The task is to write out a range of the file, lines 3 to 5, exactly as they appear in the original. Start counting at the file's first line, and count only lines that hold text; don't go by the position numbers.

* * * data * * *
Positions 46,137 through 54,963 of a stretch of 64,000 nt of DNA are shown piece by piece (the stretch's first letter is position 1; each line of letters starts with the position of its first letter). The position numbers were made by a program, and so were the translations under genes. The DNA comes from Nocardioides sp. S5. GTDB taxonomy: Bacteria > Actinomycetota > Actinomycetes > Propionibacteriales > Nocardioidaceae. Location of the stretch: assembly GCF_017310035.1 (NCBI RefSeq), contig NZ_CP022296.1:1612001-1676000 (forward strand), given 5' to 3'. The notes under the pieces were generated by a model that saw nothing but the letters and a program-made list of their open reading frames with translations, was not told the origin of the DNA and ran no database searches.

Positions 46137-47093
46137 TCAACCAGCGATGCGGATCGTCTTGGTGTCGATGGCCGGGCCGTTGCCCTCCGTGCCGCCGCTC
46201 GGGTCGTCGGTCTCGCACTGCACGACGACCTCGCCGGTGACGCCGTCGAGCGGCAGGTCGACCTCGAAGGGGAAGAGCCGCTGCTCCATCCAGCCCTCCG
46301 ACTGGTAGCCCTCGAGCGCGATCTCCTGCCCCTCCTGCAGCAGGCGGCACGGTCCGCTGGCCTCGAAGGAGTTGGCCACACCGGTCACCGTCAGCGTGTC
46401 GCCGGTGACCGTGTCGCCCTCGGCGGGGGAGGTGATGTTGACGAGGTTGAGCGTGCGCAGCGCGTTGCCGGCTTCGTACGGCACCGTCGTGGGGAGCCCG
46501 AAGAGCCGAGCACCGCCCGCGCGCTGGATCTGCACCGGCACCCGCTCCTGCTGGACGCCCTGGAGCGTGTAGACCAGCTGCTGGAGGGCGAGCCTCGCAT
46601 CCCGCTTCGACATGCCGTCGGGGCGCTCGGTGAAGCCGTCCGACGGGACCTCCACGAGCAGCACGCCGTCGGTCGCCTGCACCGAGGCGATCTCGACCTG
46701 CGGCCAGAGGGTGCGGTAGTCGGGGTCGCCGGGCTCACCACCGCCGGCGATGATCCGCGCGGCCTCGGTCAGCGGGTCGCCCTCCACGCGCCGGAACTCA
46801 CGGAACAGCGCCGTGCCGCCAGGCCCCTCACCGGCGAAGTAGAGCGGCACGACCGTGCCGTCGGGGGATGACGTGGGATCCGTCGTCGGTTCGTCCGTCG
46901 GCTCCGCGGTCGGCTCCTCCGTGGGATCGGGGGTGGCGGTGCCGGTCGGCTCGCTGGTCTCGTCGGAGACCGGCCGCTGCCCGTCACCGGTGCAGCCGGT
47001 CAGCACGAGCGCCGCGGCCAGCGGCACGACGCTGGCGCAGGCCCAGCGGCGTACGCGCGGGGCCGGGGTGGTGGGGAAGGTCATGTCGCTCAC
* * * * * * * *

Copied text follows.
46137 TCAACCAGCGATGCGGATCGTCTTGGTGTCGATGGCCGGGCCGTTGCCCTCCGTGCCGCCGCTC
46201 GGGTCGTCGGTCTCGCACTGCACGACGACCTCGCCGGTGACGCCGTCGAGCGGCAGGTCGACCTCGAAGGGGAAGAGCCGCTGCTCCATCCAGCCCTCCG
46301 ACTGGTAGCCCTCGAGCGCGATCTCCTGCCCCTCCTGCAGCAGGCGGCACGGTCCGCTGGCCTCGAAGGAGTTGGCCACACCGGTCACCGTCAGCGTGTC